Once a navy has achieved command of the seas, littoral operations are a natural progression; sea power’s ultimate aim always has been...

  • Our Differing View of War
    By Lieutenant Commander Scott Hastings, U.S. Navy

    Second Honorable Mention, Arleigh Burke Essay Contest

    Nowhere are the cultural differences among the services more important than in joint war fighting. The last service to embrace jointness—...

  • The Day It Became the Longest War
    By Lieutenant General Charles G. Cooper, USMC (Ret.)

    The Pentagon is a busy place, where the workday starts early-especially so, as the expression goes, if "a war is on." In that respect, one beautiful fall day in early November 1965 was no different. In another, it was more different...

  • The U.S. Navy in Review
    By Scott C. Truver
    It was a year of stark, often dramatic, contrasts for the U.S. Navy, with the zenith and nadir perhaps epitomized by statements of two of its leaders.
  • Vision for the Future
    By The Honorable John H. Dalton

    In my tenure as Secretary of the Navy, I have focused on four themes with a vision for the future: readiness, technology, efficiency, and people.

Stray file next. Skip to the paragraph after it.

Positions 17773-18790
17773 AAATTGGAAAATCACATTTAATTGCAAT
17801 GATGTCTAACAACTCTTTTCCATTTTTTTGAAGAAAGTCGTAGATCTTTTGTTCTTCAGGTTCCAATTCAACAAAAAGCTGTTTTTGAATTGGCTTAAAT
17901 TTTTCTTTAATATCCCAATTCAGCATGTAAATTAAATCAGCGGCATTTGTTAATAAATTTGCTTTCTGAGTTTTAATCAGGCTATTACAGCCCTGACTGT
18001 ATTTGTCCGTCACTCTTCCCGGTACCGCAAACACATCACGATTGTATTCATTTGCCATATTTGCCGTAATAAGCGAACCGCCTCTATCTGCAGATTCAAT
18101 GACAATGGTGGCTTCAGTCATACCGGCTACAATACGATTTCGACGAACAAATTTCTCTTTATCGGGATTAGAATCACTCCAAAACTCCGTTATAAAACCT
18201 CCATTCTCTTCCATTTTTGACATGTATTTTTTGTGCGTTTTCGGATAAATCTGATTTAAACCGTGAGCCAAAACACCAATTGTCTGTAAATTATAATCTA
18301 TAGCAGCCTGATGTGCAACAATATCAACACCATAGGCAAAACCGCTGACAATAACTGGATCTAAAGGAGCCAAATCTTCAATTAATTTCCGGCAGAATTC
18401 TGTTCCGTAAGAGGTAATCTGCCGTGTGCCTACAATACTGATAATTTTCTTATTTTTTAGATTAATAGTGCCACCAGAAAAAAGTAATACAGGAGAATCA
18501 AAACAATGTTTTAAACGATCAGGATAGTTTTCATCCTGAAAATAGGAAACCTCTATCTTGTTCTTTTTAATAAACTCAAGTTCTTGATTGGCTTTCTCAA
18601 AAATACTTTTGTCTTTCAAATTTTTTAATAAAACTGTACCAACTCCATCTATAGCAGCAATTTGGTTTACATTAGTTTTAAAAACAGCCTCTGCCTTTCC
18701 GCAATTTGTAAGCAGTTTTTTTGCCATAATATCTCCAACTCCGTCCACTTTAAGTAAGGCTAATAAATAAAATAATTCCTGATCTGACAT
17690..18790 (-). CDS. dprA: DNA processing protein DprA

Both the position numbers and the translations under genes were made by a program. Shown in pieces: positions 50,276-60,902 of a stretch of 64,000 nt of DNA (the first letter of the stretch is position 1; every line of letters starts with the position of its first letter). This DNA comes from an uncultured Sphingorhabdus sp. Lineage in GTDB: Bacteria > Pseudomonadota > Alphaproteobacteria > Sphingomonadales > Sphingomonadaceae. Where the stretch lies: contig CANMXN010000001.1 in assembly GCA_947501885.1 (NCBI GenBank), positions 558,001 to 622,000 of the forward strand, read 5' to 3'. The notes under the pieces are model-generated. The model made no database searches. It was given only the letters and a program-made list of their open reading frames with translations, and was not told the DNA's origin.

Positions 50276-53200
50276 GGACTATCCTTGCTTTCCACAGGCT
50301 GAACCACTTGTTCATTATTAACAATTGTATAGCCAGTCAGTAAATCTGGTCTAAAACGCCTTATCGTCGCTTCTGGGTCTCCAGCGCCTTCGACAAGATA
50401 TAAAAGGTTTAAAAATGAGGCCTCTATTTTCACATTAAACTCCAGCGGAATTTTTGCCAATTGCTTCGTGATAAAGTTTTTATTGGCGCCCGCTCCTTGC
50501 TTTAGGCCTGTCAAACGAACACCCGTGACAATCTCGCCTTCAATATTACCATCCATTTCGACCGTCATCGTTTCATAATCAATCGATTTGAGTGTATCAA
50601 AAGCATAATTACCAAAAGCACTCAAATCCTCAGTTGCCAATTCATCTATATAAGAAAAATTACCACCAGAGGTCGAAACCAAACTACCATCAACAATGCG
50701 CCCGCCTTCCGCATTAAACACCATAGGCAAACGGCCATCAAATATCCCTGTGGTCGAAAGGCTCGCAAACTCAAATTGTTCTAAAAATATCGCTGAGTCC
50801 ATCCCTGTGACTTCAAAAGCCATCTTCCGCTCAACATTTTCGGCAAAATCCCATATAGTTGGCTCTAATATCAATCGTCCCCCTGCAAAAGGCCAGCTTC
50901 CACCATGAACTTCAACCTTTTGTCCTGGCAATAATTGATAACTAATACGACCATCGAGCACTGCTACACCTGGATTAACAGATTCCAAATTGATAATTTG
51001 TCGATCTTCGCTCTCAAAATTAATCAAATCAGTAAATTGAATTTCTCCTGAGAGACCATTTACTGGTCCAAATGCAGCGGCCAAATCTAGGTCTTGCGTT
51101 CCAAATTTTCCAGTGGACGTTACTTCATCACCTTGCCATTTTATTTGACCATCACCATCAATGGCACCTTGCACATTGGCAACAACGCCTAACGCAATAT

Readiness simply is no longer an issue. I have no doubt that America...

  • The U.S. Marine Corps
    By Lieutenant Colonel Frank G. Hoffman, U.S. Marine Corps Reserve

    Every four years, with all the behind-the-scenes speculation of a papal selection, the Marine Corps anoints a new Commandant—1995 was such a year. Lieutenant General Charles C. Krulak was selected and when the word got out...

  • Why Sea Dragon?
    By Major Mark Sutherland, U.S. Marine Corps

    Change is like a dragon, the Chinese say: If respected and handled properly, it can be a potent ally. In this spirit. Marine Corps planners of the 1930s, working at Quantico. challenged the conventional wisdom that amphibious assaults were...

  • Marine Role in Europe Changes
    By Dr. Robert E. Osborne

    “If General Joulwan tells me what he wants to emphasize, I will build a force to accomplish it,” Lieutenant General Charles E. Wilhelm, U.S. Marine Corps, told a group of planners assembled to define Marine Corps capabilities in...

  • The U.S. Coast Guard in Review
    By Vice Admiral Howard Thorsen, U.S. Coast Guard (Retired)

    The first month of 1995 was not yet over when national news chronicled the dramatic rescue by Coast Guard helicopter of three people from a sailboat far out in the Atlantic, 300 miles east of Savannah, Georgia. The January-typical...